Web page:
Originally written on Shutdown Line  |  Last updated 2/1/13

OTTAWA, ON - OCTOBER 14: Jamie McBain of the Carolina Hurricanes skates in a game against the Ottawa Senators at Scotiabank Place on October 14, 2010 in Ottawa, Ontario, Canada. The Ottawa Senators defeated the Carolina Hurricanes 3-2. (Photo by Phillip MacCallum/Getty Images)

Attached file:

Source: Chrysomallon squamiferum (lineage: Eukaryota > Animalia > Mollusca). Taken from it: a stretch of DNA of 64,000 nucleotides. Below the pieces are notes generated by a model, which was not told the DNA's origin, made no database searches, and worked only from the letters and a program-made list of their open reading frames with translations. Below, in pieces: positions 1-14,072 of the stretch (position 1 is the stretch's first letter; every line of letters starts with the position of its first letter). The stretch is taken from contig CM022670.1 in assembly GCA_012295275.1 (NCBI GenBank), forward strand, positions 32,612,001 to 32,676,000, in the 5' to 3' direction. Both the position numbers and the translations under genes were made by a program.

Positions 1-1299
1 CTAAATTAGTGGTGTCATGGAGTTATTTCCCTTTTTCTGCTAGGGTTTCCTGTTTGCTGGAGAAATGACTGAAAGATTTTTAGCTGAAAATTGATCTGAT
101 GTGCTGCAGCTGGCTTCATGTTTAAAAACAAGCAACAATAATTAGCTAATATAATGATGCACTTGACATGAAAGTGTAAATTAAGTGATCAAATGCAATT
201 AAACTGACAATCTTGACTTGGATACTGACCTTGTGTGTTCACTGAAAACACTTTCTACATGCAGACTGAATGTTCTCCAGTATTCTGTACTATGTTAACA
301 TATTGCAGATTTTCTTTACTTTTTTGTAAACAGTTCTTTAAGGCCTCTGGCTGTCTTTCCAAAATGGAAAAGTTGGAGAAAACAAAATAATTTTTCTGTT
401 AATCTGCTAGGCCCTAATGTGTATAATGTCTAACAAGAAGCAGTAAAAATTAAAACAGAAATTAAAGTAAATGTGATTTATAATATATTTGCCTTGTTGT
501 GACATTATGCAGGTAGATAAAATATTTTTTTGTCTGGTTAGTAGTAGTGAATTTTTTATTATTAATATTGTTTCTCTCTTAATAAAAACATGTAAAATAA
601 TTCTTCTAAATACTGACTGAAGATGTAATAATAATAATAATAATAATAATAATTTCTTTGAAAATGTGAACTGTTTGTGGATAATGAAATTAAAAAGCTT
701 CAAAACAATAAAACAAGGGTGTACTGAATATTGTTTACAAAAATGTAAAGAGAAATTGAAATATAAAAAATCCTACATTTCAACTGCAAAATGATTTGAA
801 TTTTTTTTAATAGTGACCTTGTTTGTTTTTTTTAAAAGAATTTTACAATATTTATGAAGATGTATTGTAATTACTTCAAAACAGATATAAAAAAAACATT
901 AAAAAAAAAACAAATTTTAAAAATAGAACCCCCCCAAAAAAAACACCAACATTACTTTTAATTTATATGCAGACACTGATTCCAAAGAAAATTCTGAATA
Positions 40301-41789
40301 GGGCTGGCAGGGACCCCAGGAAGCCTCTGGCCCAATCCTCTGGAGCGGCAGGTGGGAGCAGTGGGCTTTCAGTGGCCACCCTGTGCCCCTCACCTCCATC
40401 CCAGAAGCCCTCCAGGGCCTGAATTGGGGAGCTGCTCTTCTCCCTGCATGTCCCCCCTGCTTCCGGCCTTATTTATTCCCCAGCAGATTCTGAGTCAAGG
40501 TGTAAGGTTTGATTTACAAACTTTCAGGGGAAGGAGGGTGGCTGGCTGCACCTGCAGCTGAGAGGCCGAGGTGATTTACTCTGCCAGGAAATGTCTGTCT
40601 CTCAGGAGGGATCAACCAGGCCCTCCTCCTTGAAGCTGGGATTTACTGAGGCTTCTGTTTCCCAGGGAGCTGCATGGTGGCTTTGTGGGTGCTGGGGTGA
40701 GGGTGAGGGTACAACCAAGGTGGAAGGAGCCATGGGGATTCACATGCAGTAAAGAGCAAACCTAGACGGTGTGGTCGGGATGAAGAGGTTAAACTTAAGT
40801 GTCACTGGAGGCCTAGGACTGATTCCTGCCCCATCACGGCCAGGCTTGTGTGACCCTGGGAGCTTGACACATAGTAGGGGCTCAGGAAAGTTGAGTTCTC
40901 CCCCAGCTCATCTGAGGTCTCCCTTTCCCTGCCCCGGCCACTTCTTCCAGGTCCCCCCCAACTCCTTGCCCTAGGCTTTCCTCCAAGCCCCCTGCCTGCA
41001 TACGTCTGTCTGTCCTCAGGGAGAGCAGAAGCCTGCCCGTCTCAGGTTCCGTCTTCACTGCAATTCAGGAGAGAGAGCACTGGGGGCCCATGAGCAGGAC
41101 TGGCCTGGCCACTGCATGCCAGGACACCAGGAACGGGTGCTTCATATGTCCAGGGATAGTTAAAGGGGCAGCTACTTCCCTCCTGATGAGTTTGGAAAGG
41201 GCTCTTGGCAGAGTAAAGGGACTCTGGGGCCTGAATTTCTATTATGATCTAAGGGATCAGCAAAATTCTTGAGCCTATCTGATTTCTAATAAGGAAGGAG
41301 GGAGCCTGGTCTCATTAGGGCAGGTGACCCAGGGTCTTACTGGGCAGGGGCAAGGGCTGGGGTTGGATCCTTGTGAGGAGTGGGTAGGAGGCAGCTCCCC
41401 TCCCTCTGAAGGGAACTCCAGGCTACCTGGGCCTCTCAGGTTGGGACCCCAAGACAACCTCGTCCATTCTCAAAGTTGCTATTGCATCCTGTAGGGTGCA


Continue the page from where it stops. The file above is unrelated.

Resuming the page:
Jamie McBain's goal on Monday night's game against the Boston Bruins was a bit of a milestone for the Hurricanes. Not only was it the young defenseman's first goal of the season, but it was also the first time all year that the Hurricanes scored in the first period. That's right, it took five games into the year for the Hurricanes to finally score in the first period and they've scored the opening goal only once in those five games, too. Obviously, this is a very small sample size to work with and it could end up not meaning a lot in the big picture, but I think most Carolina fans would agree that this team has had a problem with slow starts this year. They've been outscored 1-8 in first periods this year and have spent the majority of three games battling back from holes that they dug themselves into. Just what is going wrong for the Canes at the beginning of games, though? Some might say that the team has a tendency to come out sleeping for the first ten minutes like they did in the Bruins game on Monday but getting into penalty trouble is what sunk them against the Florida Panthers on opening night. Whatever the case is, the Hurricanes really need to start playing better in the opening 20 minutes because a poor start usually sets the tone for the rest of the game. I've mentioned before that the Hurricanes play at 5-on-5 has been pretty solid this year but it would mean a lot more if the team wasn't playing from behind for most of their games. Teams usually outshoot the opposition when they are playing from behind so Carolina having the advantage in shots and scoring chances during even strength play would mean a lot more if they were either tied or leading for most of their games. Just what is the root of the problem for the Hurricanes in the first period, though? After the jump, we will take a look at how Carolina has played in the first 20 minutes compared to the rest of the game to see if we can find any answers. To break down the Hurricanes play in each period, we are going to look at their differentials in shots, goals, scoring chances and the amount of penalties they have taken compared to how many they've drawn. In addition, we will also look at their shooting percentage compared to the opponent's to see how much good and bad luck has played in Carolina's poor starts. Period GF GA SF SA CF CA Sh% Opp Sh% PPGF PPGA PD PT 1 1 8 52 48 25 28 1.9% 15.4% 0 4 10 12 2 9 4 74 64 45 34 12.2% 5.4% 1 0 10 10 3 5 6 64 52 28 28 7.8% 9.4% 2 3 11 11 GF = Goals for, GA = goals allowed, SF = Shots for, SA = Shots against, CF = Chances for, CA = Chances against, S% = Carolina's shooting percentage, Opp Sh% = Opponent's shooting percentage, PPGF = Powerplay goals for, PPGA = Powerplay goals against, PD = Penalties drawn, PT = Penalties taken A quick examination of Carolina's first period numbers shows that these first five games have been a perfect storm of bad luck and poor play. They aren't getting completely dominated in shots and scoring chances so that's a good sign but they are still on the wrong end of the latter category. The fact Carolina is shooting at less than 2% in the first period should make some people optimistic going forward because there is no way in hell they are going to continue to get that unlucky for the rest of the season. Likewise, I doubt the opposition will continue to convert on over 15% of the shots they take, either. Another thing that sticks out that four of the seven powerplay goals they've given up have been in the first period and they have taken 12 penalties in that frame, as well. However, they have also drawn ten penalties but have yet to score on the powerplay while giving up four to their opponents. Ladies and gentlemen, there is the root of the problem and it's been something that has been a thorn in Carolina's side all year. They are winning the battle at even strength but terrible special teams play has come back to haunt them in more ways than one. Even if they weren't shooting at less than 2% in the first period, they would still be getting outscored because of the four powerplay goals they've given up. I should also mention that they also have one shorthanded goal against in that period, too. Losing the special teams battle can be a killer and Carolina needs to improve their work there. Carolina has also been taking a lot of bad penalties but they've been drawing more than their fair share, too. Regardless, both factors reflect poorly on the special teams units as a whole. The third period also hasn't been too kind to the Hurricanes either but their struggles there are not nearly as bad as they are in the first period. They are outshooting their opponents pretty strongly but not getting many scoring chances and have surrendered three powerplay goals against. The second has been Carolina's best period this year and part of the reason is because they have been playing from behind a lot and it's also why their underlying numbers appear as strong as they are right now, which is why I'm a little skeptical about how the rest of the season will go. Some good news in regards to Carolina's first period struggles is that some of it is related to bad luck and their shooting percentage will eventually even out. Their issues on special teams are another story, though and where the Hurricanes need to sort out most of their problems.
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